Get access

Investigating Variation in the Prevalence of Weathering in Faunal Assemblages in the UK: A Multivariate Statistical Approach


School of Applied Sciences, Bournemouth University, Talbot Campus, Fern Barrow, Poole, UK.



This article presents an exploratory multivariate statistical approach to gaining a more comprehensive understanding of variation in sub-aerial bone weathering in a British context. Weathering is one of the most common taphonomic modifications and provides a crucial line of evidence for reconstructing the taphonomic trajectories of faunal assemblages and archaeological deposits. It provides clear evidence for prolonged subaerial exposure, either prior to deposition in a context or as a result of later disturbance. In combination with other taphonomic indices such as gnawing, trampling, abrasion and fracture patterns, weathering can be used to reconstruct depositional histories and to investigate the structured treatment of different body parts or taxa. As a broad range of factors affect the prevalence and severity of weathering, weathering patterns can rarely be interpreted at face value indeed many variables such as predepositional microenvironment cannot be traced archaeologically. Other contributory factors pertaining to the structural properties of elements and taxa can be discerned and must be taken into account in interpreting weathering signatures although disagreement exists regarding which variables are most important in mediating weathering. In addition, for zooarchaeologists to interpret modification patterns, it is necessary for elements and taxa that are most likely to be affected by weathering to be defined. Deposits that are dominated by susceptible classes of remains are likely to exhibit greater modification than deposits that are not, even if depositional histories were similar. Through a combination of classification tree and ordinal regression analysis, this article identifies which archaeologically recoverable variables explain the greatest variance in weathering and which anatomical elements and taxa are most likely to be affected in archaeological deposits in the UK. Copyright © 2011 John Wiley & Sons, Ltd.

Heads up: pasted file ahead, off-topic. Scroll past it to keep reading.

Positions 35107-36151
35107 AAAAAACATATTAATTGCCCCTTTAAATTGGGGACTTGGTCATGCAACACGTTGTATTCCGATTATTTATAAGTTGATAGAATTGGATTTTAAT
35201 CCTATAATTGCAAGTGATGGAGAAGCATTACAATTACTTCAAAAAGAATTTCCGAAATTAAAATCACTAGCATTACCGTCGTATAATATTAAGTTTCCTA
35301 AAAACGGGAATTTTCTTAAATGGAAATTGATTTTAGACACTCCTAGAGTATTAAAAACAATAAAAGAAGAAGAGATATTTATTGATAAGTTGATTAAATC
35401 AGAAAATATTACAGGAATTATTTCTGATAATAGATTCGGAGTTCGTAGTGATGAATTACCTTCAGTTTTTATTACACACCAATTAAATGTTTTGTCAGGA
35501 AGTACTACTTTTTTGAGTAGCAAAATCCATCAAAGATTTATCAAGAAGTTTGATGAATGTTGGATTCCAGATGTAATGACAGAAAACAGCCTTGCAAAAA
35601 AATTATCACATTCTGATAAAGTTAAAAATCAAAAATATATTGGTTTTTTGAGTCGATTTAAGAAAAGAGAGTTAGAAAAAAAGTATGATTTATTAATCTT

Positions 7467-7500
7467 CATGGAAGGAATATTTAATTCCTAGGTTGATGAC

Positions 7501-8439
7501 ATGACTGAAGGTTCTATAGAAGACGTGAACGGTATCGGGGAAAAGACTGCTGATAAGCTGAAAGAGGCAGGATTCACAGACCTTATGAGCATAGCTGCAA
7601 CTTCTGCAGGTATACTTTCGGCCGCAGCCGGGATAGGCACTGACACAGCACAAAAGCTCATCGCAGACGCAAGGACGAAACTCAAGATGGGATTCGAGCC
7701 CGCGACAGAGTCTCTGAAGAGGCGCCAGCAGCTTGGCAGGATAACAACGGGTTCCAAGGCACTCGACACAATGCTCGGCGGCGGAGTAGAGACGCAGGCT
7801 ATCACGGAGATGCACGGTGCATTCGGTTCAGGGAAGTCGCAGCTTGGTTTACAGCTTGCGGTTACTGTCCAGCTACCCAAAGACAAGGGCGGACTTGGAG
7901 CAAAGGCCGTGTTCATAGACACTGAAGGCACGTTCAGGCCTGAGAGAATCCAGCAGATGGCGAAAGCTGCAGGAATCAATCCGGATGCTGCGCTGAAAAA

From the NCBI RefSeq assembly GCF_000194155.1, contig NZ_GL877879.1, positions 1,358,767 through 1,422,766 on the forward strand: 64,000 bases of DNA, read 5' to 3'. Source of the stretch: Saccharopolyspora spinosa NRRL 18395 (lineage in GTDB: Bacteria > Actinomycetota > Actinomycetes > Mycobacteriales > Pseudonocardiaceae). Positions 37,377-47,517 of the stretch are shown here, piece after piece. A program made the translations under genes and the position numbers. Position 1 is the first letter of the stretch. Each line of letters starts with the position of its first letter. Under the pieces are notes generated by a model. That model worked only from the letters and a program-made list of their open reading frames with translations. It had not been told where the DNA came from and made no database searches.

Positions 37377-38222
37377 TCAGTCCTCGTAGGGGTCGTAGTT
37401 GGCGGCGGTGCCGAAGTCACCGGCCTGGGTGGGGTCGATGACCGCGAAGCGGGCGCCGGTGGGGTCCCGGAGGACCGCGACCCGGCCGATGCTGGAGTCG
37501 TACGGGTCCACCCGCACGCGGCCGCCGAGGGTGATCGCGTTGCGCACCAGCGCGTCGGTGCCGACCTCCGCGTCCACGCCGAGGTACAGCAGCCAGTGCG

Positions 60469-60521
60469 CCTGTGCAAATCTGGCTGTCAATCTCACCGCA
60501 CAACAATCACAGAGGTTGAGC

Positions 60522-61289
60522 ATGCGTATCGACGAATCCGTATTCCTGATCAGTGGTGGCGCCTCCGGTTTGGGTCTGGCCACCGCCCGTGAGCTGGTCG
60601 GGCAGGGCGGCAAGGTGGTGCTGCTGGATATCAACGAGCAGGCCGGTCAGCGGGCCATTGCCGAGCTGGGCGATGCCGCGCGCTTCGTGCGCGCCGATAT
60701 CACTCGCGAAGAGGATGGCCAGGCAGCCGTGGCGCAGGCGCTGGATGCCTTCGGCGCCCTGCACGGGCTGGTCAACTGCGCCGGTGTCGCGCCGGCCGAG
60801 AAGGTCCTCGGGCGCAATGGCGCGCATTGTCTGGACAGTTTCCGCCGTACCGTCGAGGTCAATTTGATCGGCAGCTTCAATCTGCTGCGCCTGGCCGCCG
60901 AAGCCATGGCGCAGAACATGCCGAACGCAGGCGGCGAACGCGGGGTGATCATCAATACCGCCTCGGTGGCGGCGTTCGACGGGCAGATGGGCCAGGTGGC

Get access to the full text of this article